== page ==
comprising the image of the Divine. The Torah thus says, "God created
man in His image, in the image of God He created them, male and
female He created them" (Genesis 1:27). This clearly implies that male
and female together formthe image of God.
The reason for this is obvious. A male and female have the power
to do the most God-like thing possible, namely, to create life. The
power to conceive a child is so God-like that the Talmud states
that when a man and a woman create a child, God Himself is their
third partner."
Think of someone who comes from a very good marriage where
the parents are in love with each other and there is perfect harmony.
Undoubtedly, such a person will find it natural to love and be loved, and
thus establish a similar relationship with his own spouse. Furthermore,
a perfect Yesod relationship between a man and wife is a clear indication
that they are on a high spiritual level. They will remain faithful to each
other, even in the face of temptation and adversity.
This indicates that in order to guard the sanctity of the marriage bond,
the attribute of Yesod must function in two opposite but complementary
modes, namely, one of abstinence and one of intercourse. In the
first mode, y«M0</-Foundation is called "Tzadik, the foundation of the
world."
19
The word "world" here is Olam, also having the connotation of
^/am-Hidden.
20
The Tzadik is one who guards his purity and innocence
by abstaining fromall forbidden sexual relationships. Therefore, Yesod-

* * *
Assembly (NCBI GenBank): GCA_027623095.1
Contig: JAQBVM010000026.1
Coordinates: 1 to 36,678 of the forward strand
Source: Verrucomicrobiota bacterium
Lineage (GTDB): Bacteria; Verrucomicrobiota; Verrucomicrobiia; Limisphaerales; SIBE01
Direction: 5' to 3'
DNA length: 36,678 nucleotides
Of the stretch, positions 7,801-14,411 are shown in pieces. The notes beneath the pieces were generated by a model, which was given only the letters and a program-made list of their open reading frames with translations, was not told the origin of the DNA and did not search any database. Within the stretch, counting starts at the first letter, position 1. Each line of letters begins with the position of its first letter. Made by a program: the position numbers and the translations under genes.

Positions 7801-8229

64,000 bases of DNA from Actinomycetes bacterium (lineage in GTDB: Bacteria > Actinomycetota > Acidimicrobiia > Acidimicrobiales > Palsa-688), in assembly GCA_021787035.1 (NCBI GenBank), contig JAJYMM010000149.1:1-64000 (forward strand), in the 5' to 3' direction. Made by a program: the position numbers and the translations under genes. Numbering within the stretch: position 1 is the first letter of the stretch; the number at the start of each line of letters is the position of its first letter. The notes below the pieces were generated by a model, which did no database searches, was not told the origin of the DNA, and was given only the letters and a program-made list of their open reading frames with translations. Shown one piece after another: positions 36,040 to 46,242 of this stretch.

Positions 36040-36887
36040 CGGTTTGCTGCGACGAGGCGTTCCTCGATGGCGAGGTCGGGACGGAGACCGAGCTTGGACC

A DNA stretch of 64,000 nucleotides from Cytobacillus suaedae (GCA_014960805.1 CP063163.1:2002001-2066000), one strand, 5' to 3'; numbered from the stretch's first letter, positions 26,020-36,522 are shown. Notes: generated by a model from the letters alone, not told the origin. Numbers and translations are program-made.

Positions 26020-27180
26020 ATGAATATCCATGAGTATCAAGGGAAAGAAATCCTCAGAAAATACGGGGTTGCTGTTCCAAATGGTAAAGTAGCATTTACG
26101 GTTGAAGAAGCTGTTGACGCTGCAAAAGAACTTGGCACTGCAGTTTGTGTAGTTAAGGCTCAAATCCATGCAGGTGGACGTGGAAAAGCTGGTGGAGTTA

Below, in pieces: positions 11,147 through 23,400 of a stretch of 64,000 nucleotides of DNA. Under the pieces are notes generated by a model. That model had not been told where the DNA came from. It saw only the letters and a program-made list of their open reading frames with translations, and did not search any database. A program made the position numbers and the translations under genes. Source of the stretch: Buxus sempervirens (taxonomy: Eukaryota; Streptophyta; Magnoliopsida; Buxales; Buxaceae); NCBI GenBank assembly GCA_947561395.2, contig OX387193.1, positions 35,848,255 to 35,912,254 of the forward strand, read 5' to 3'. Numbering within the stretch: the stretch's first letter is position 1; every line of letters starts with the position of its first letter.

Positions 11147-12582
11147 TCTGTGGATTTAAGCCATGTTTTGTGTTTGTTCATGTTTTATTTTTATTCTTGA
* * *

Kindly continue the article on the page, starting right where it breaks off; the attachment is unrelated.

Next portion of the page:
Foundation is called Righteous (Tzadik) when the sex organ is hidden
and not active.
21
This is illustrated in the life of J oseph. As we saw, it
was in Egypt that J oseph attained the perfection of yowrf-Foundation
when he refused to have intercourse with Potiphar's wife.
In the second mode, yewd-Foundation is called C/ra/'-Alive or Chai
HaOlamim, "Life of the Worlds."
22
It is said to be "alive" when
it is functioning during intercourse. This is the aspect of spiritual
penetration represented by Yesod. The righteous individual is able to
68
Innerspace
penetrate through the "hiddenness" of the Olamot Elyonim, the spiritual
realms, and attain Devekut-Cleaving to the Divine. Yet, this has to be
accomplished in a certain manner, with a perfect balance. This is the
level that J oseph reached by mastering the attribute of Yesod in Egypt.
Similarly, a married couple in love are counterparts of the male
and female archetypes on high. Therefore, when a husband and wife
are intimate, they can completely identify themselves with the Divine
attribute of Yesod as it unites with Malkhut. They can see their pleasure
as a gift of God and experience a deep sense of thankfulness. They can
be aware of the spark of the Divine in the pleasure itself and elevate
it to its highest source. In their capacity of emulating the Divine, man
and woman have the power to reveal the Divine purpose of creation
or conceal it. When they direct this power to righteousness and spiritual
wholeness, they arouse an influx of Divine blessing into the world. When